I happened to be in Dallas/Fort Worth yesterday and had the opportunity to watch the vote take place live on television just before midnight last night. I was absolutely appalled at the blatant, in-your-face recitation of prayer just before the vote and the politicians fawning over themselves to declare their total admiration for such a heartfelt and beautiful prayer. It was sickening and disgusting behavior. I was embarrassed for our country last night. I thought I was watching a local church council meeting. For some of these Texas politicians, separation of state and church truly is a myth.
Less a myth than something they want to dispense with ... very likely not realizing the implications and consequences of such an event. Those people are thoughtless to the point of being beyond stupid.
I don't know which state is more strange. Texas or Florida. Or Arizona. At the moment, it's Texas.
Maybe it's all that sunshine.
Tampons confiscated, guns allowed at Texas legislature.
Back when Ann Richards was governor (recall, she was a liberal Democrat), I was saying "Texas is Southwestern, not Southern"). I can no longer say it. Texas, like Florida, is "Deep South." It would seem that conservative Republicans in retirement homes like Sun City have made Arizona "Deep South" as well, at least politically, although geographically it is Western. The geographical descriptions no longer measure up to the political ones. You are certainly right about not knowing what state is stranger. I think you are using euphemisms. Don't you mean, which state is crazier?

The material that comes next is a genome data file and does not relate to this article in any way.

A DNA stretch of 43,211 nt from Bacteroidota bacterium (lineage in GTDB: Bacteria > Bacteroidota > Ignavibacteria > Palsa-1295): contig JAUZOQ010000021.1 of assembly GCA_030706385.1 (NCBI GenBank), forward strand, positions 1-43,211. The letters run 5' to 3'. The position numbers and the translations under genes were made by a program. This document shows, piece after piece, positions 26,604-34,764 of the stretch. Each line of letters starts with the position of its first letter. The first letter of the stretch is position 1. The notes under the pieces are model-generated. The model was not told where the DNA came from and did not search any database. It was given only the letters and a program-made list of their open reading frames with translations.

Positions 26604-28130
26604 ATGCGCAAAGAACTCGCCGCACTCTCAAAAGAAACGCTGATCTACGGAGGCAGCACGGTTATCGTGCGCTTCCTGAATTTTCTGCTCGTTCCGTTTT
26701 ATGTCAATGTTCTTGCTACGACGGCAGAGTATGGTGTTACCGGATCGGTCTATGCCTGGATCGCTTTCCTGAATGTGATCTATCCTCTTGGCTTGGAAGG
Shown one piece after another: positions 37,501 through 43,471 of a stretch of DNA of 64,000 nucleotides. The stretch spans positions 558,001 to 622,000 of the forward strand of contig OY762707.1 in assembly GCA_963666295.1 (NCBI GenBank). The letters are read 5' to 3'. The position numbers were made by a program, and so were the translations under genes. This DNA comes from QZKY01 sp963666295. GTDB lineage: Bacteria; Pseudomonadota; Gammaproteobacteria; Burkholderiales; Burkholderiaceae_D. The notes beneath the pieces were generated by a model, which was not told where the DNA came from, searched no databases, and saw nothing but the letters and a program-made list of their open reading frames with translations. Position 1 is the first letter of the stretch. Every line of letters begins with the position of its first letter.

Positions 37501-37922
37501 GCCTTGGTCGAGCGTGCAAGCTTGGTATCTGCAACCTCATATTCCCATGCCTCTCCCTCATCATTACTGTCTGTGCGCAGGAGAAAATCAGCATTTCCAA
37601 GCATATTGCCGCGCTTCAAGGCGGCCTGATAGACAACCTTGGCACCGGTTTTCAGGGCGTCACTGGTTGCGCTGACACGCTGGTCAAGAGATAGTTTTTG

James, you got me on that.
Sad. When I was a young soldier, 170 pounds and barely needing to shave, fresh off the Illinois cornfields, I was stationed, first at boot camp - Fort Polk Louisiana, then training for 6 months at Fort Sam Houston in San Antonio. At Fort Polk, I developed a love for Tabasco on everything - still do. And Cajun food and Zydeco. I'm trying to grow Louisiana figs in my yard, even now.
Then at Ft Sam, what I reviewed as the "romantic" history of Texas, with wide open spaces, SW history, good natured and somewhat crazy in a good way. My best friend was Jimmie, from Odessa - tall and lanky and crazy wild funny.
LBJ and Ann Richards and Molly Ivans made me think Texas was going places in a good way.
Was I naive? Or did it change that much? Or both?
You describe the Texas of my youth. I'll be returning to live there, come next year. I'll return with fire in my breast and my voice loud and strong. They should know better than to think Texas women would take this sitting down. November 2014, 2016... I'll make sure my voice is heard alongside other Texas women and supportive men.
Sentient, don't forget Kansas!
You are right, Kansas too. I guess I'm thinking, who does "strange" in the biggest, most grating obnoxious way possible. Kansas may not have enough people to be really strange, even with a few big-time crazies here and there. Although Kansas City jazz is awesome. Or was.
Give Kansas a little credit. They gave birth to the Church of the Flying Spaghetti Monster.
And John Brown. However, in Brown's case, I did not learn in school that his motivation was religious. I saw him played by Raymond Massey in an old 1950s movie, Seven Angry Men. He prayed about every ten minutes in the film and seemed totally oblivious to the fact that the Buy Bull is full of references to slaves and advice on dealing with them.